5. Autonomy
    Professionals have control over and, correspondingly, ultimate responsibility for their own work. Professionals tend to define the terms, processes, and conditions of work to be performed for clients (either directly or as preconditions for their ongoing agency employment).
  6. Clients rather than customers
    Members of a profession exercise discrimination in choosing clients rather than simply accepting any interested party as a customer (as merchants do).
  7. Direct working relationships
    Professionals habitually work directly with their clients rather than through intermediaries or proxies.
  8. Ethical constraints
    Due to the other characteristics on this list, there is a clear requirement for ethical constraints in the professions. Professionals are bound to a code of conduct or ethics specific to the distinct profession (and sometimes the individual). Professionals also aspire toward a general body of core values, which are centered upon an uncompromising and unconflicted regard for the client's benefit and best interests.
  9. Merit-based
    In a profession, members achieve employment and success based on merit and corresponding voluntary relationships rather than on corrupted ideals such as social principle, mandated support, or extortion (e.g. union members are not professionals). Therefore, a professional is one who must attract clients and profits due to the merits of his work. In the absence of this characteristic, issues of responsibility, accountability, and ethical constraints become irrelevant, negating any otherwise-professional characteristics.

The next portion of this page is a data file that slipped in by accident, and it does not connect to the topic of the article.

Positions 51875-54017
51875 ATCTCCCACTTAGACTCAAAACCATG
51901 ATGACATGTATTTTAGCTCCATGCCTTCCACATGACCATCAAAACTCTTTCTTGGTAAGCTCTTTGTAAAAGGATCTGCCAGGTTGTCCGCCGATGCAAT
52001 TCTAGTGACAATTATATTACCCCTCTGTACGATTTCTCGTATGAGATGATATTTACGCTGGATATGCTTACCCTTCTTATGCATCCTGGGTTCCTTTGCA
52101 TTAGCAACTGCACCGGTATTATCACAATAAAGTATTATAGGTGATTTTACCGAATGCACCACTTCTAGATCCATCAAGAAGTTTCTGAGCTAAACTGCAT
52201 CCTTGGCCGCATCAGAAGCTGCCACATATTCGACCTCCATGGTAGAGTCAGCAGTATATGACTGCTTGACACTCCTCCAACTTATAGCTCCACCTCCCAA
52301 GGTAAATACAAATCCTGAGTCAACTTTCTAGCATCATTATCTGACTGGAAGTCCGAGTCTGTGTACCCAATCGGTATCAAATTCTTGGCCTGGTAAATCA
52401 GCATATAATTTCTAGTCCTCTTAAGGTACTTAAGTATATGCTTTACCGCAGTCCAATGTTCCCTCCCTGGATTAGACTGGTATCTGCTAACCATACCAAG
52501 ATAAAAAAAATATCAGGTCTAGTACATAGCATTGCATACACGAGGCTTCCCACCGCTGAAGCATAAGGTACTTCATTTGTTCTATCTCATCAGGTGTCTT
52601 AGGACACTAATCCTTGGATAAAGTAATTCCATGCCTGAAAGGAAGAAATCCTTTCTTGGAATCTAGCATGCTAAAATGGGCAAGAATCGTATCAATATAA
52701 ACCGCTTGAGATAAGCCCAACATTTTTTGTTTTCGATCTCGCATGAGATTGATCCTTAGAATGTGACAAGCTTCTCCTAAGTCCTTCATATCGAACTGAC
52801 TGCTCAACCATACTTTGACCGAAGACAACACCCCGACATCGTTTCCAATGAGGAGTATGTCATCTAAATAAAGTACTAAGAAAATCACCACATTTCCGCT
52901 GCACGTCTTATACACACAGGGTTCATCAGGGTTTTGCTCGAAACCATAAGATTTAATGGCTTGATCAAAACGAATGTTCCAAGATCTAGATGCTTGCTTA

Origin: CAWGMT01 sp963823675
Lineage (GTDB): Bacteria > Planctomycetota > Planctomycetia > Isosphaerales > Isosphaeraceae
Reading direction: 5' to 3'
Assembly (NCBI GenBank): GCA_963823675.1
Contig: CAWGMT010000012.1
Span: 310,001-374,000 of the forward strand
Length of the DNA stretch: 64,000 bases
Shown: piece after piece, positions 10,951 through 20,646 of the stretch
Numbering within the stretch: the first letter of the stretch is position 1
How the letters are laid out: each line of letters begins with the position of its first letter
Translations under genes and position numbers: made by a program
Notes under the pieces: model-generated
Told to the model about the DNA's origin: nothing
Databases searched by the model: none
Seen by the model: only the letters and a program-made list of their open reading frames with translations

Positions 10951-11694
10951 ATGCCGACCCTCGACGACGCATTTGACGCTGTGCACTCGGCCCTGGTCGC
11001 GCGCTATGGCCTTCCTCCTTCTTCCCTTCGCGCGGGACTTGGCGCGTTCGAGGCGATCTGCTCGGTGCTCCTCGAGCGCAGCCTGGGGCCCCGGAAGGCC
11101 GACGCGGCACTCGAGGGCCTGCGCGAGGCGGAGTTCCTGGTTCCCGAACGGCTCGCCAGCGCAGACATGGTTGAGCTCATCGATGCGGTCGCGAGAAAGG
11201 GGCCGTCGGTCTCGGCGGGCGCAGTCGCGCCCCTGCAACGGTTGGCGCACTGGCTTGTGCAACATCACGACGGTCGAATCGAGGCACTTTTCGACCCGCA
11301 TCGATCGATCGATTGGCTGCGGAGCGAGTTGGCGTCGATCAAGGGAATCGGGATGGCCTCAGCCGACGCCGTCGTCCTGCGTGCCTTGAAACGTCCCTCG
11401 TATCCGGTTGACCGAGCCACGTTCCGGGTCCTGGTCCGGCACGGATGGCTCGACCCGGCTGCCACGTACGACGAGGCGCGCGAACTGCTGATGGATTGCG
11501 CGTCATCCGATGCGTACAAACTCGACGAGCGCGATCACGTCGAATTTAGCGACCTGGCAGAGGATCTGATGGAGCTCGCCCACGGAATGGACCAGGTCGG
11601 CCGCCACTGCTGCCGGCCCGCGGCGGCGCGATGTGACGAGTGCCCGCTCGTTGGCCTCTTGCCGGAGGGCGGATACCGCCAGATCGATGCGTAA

10. Capitalist morality
    The responsibilities inherent to the practice of a profession are impossible to rationally maintain without a moral foundation that flows from a recognition of the singular right of the individual to his own life, along with all of its inherent and potential sovereign value; a concept that only capitalism recognizes, upholds and protects.

Moral and Ethical Foundations

As one means of classification, everyone on earth falls into one of two categories: those who hold with moral absolutes and those who do not. Those who believe in moral absolutes have a moral core articulated by various core values. When those values are mutually consistent, the individual then, by definition, has integrity. Those who do not hold with moral absolutes can have no moral core and no corresponding core values or integrity. Those individuals behave according to moral relativism; responding to issues as if they are disconnected, discrete items to be evaluated in a vacuum. “Open-minded” is the term sometimes referenced in describing this approach; and as such the term is misused.